FIRPTA is a U.S. tax law that can be quite a headache for foreign investors and companies, because it is often misunderstood. Unfortunately, improperly addressing FIRPTA issues can leave you open to serious liabilities and prosecution by the IRS (Read here about the IRS FIRPTA Guidelines). As a FIRPTA lawyer, I can help you decipher whether you are subject to FIRPTA and help you mitigate its impact.
Key Terms Unique to FIRPTA
Definitions of key terms in FIRPTA are mostly unique to this act. The following are some key terms you must understand in order to understand how and when FIRPTA applies:
- U.S. Real Property Interest. This includes actual property, such as land, personal property items, undeveloped natural resources and improvements on property. It also includes assets less commonly thought of as property, including shares, interest in a corporation, interest in a partnership and any other ownership rights to a U.S. business or real estate.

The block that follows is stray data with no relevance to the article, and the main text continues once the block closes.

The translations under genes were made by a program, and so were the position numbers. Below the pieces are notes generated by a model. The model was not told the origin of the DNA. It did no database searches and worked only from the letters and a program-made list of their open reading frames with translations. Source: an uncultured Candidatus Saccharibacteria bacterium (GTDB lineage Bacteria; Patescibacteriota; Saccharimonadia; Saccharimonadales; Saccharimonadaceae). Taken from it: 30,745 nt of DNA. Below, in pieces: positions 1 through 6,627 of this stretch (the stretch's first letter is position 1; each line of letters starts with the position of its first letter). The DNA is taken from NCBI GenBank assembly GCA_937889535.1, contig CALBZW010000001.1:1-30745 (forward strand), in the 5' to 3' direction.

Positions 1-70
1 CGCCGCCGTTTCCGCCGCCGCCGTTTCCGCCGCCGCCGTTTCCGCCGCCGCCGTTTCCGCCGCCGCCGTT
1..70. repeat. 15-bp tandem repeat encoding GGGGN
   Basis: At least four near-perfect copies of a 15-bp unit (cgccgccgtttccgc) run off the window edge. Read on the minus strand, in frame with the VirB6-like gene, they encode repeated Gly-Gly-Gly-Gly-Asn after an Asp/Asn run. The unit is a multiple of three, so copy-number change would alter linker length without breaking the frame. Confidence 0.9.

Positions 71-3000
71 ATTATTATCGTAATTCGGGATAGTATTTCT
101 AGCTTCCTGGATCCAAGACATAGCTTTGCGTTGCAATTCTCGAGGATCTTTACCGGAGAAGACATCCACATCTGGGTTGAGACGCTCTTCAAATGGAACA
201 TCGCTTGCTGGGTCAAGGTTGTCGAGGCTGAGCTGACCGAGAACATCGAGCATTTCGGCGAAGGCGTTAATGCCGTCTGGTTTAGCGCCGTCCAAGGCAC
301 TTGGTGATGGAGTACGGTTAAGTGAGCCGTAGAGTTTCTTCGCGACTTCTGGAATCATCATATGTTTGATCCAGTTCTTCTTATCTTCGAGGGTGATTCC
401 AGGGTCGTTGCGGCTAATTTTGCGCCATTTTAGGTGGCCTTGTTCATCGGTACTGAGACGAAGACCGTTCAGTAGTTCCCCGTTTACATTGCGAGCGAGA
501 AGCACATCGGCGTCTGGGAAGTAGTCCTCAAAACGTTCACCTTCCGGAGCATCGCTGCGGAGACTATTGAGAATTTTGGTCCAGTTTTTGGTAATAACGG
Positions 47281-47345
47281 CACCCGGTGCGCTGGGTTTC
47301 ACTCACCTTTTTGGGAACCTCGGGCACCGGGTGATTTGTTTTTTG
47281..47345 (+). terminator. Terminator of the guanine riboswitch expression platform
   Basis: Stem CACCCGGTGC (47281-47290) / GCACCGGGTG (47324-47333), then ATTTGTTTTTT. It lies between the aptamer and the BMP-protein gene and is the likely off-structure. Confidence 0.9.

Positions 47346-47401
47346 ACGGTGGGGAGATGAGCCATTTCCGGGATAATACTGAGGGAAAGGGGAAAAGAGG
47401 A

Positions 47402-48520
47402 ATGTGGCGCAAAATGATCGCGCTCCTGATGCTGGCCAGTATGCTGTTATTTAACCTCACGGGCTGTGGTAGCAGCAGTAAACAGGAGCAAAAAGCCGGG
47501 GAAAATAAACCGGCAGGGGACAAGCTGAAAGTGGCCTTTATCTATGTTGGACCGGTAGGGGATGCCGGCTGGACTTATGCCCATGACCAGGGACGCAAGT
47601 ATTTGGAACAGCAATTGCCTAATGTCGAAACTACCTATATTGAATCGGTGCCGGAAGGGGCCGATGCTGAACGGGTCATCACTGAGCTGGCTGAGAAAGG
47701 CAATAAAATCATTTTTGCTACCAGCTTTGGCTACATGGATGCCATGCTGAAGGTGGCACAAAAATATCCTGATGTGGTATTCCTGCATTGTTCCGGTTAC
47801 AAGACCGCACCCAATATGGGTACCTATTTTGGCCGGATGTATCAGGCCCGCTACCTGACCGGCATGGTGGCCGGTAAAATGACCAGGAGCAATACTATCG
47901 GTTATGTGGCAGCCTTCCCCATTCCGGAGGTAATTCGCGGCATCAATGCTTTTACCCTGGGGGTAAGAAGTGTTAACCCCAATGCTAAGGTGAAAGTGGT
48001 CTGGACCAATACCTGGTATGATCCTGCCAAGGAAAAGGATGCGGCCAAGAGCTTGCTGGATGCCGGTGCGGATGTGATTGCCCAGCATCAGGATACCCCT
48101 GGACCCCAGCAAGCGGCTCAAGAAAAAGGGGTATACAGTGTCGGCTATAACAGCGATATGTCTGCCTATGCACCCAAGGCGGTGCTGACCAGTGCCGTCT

- Foreign Person. A foreign person under FIRPTA is defined as a nonresident alien individual, a foreign corporation, a foreign partnership, a foreign trust or foreign estate. This does not apply to foreign persons legally residing in the United States.
- Disposition. Disposal for profit of a U.S. real property interest by sale, exchange, gift or any other transfer. This includes distributions to shareholders of a corporation, partners of a partnership and beneficiaries of a trust or estate.